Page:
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Latter-day Saint Psychologist: How to reach our potential for happiness

When I was about 13 years of age, a new family moved into our ward. They had a 12-year-old son. He and I had some things in common. He was the oldest in his family; I was the oldest in my family. He had an alpha male personality; I had an alpha male personality. But perhaps the thing we had most in common was a very strong dislike for one another. I don’t know why—we didn’t even know each other well enough to be enemies. Yet it was true that we did not get along at all. 

However, our mothers got along extremely well. After moving into the ward, his mother became fast friends with mine and they determined that their sons being mortal enemies was unacceptable. Perhaps through a stroke of genius or even the whisperings of the Spirit, they hatched a plan. They gave us $20, dropped us off at a pizza parlor, and told us we needed to stay there until we became friends. I don’t know how, but through the combination of pepperoni, root beer, Ms. Pac-Man, and the sincere prayers of our mothers, we left the parlor as pals and continue to be great friends to this day. I had the joyful opportunity to see him a couple of years ago after a long separation. We laughed as we reminisced about our former rivalry and rejoiced in the fact that we had become responsible adults.

I’ve often thought about Alma and Ammon, who were described at one point as the “vilest of sinners” (Mosiah 28:4). After their conversion to the truth, their lives took different paths. Alma became involved in church and local government and Ammon served a mission among the Lamanites. Many years later, they unexpectedly crossed paths. Much like the meeting with my childhood friend but to a far greater extent, they were overjoyed to see each other again. “And it came to pass that as Ammon was going forth into the land, that he and his brethren met Alma, over in the place of which has been spoken; and behold, this was a joyful meeting. Now the joy of Ammon was so great even that he was full; yea, he was swallowed up in the joy of his God, even to the exhausting of his strength; and he fell again to the earth” (Alma 27:16–17). The scriptures go on to explain the cause of Ammon’s remarkable happiness: “Now was not this exceeding joy? Behold, this is joy which none receiveth save it be the truly penitent and humble seeker of happiness” (Alma 27:18).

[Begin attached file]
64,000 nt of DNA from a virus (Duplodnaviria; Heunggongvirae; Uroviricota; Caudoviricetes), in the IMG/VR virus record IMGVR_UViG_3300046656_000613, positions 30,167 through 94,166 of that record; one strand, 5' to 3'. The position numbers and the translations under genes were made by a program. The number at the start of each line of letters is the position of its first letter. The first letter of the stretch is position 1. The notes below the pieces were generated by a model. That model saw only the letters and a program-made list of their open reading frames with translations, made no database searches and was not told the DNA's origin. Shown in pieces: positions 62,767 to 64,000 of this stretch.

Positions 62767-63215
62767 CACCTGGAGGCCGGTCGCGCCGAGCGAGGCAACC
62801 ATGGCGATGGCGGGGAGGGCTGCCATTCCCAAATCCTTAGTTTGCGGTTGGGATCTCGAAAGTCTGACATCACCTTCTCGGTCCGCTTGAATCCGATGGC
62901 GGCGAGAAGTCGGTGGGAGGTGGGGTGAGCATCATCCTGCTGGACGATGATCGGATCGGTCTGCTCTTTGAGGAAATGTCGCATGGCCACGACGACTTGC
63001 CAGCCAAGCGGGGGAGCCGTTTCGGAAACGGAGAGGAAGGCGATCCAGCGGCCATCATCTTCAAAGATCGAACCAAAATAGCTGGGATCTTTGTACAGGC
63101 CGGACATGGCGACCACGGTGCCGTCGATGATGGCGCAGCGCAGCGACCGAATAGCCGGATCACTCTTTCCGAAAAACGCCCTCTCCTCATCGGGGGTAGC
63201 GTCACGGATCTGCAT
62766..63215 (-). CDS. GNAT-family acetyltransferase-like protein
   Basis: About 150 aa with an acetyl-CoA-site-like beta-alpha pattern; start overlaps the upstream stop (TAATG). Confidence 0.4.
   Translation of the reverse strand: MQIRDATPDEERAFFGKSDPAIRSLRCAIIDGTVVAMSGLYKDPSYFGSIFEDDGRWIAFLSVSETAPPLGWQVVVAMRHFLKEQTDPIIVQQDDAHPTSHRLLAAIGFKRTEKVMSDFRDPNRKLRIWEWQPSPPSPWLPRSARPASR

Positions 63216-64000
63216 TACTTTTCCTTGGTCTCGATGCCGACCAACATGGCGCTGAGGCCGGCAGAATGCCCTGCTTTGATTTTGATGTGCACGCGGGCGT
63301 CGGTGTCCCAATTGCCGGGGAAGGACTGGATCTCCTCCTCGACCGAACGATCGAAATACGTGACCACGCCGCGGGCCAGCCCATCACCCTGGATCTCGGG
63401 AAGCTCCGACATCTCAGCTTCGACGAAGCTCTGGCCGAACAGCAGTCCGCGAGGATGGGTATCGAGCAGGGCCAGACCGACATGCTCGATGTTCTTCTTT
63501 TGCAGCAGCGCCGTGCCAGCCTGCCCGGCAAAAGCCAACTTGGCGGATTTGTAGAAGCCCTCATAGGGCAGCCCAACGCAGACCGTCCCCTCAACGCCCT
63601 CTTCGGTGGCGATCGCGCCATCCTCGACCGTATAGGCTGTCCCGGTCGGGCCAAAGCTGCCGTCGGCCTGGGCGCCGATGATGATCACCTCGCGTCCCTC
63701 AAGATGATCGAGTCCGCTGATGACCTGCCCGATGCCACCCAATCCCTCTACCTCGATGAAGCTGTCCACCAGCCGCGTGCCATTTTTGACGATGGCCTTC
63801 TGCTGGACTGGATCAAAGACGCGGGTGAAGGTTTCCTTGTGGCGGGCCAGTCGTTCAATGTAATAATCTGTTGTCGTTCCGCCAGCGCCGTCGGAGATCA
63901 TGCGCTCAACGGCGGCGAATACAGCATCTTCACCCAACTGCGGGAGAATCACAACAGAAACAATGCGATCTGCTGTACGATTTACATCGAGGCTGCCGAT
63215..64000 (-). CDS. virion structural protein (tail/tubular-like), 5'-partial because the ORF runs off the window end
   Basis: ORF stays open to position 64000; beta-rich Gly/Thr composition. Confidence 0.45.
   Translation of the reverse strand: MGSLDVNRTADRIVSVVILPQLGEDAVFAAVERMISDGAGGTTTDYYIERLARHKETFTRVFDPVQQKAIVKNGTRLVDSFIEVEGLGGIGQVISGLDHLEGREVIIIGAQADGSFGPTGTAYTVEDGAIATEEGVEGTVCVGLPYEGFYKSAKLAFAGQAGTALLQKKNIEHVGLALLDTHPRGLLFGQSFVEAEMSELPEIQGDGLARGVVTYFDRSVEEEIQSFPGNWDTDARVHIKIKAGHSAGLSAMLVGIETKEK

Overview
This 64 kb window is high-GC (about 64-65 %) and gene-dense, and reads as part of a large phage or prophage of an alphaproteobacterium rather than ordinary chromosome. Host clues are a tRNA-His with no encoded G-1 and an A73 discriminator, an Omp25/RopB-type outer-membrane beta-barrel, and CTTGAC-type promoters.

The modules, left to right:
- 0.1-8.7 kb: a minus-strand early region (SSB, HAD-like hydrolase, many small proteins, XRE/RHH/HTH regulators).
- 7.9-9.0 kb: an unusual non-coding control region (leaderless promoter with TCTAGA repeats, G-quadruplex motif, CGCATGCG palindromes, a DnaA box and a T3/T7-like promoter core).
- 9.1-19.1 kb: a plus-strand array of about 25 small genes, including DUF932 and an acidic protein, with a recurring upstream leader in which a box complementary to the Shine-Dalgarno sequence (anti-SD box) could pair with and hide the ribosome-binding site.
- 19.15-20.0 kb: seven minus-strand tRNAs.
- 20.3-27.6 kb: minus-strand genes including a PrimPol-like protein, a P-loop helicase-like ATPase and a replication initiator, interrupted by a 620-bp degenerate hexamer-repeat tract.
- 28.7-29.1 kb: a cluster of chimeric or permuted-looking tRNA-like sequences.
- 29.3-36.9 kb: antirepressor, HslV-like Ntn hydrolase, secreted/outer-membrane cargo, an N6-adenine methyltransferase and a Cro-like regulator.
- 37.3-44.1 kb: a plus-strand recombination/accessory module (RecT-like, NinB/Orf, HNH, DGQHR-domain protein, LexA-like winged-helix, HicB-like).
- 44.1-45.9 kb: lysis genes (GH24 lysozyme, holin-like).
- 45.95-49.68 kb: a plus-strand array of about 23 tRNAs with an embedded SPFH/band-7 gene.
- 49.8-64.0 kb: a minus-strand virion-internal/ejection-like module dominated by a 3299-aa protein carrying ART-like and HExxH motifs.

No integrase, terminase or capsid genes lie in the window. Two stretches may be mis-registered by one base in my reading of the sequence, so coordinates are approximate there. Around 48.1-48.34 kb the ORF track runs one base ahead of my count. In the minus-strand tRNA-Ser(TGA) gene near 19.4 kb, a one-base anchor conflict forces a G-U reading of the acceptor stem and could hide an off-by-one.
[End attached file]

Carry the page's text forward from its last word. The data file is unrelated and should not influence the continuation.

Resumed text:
Happiness is our celestial birthright. Joseph Smith taught, “Happiness is the object and design of our existence; and will be the end thereof, if we pursue the path that leads to it” (History of the Church, 5:134–35). All that our Father in Heaven does for us will ultimately lead to joy and satisfaction if we faithfully follow His commands. Satan, that great counterfeiter, has the opposite goal. ‘For he [Satan] seeketh that all men might be miserable like unto himself’ (2 Nephi 2:27). With our potential for happiness caught in the unending crossfire between the powers of good and evil, it is no wonder that joy and contentment can be elusive at times. Yet Mormon’s commentary regarding Ammon’s experience provides two key things we can do to increase the bliss that God wants for all of us.

True Penitence and Humility

Mormon said that Ammon’s “exceeding joy” is only obtained by those who are “truly penitent and humble” (Alma 27:18). What does that mean, and how does it relate to happiness? The truth is, there are eternal laws that govern happiness, just like everything else. When we follow these laws, we find joy. When we disobey these laws, we find misery. These laws are not negotiable, regardless of how society might try to modify them.

When I was an early morning seminary teacher, I showed my students a picture of a river that had a fence built on the bank. A sign on the fence read, “Dangerous current. Waterfall ahead. Do not enter river.” The bank was gently sloping and would have otherwise been a very nice place to access the river. But clearly some well-intended people had put up this warning to keep people safe from a dangerous stretch of water. I asked my students, “What would happen to the river’s current and the waterfall if we took the sign down?” They replied, “Nothing. They would remain the same.” I modified my question over and over. What if we removed the fence? What if we put up a very welcoming sign that said, “Lovely place to enter the river—enjoy your swim!” What would happen to the current and waterfall? Each time they answered, “Nothing would change, Brother Morgan! The current is still dangerous and the waterfall still deadly even though you change the sign.” They were completely correct.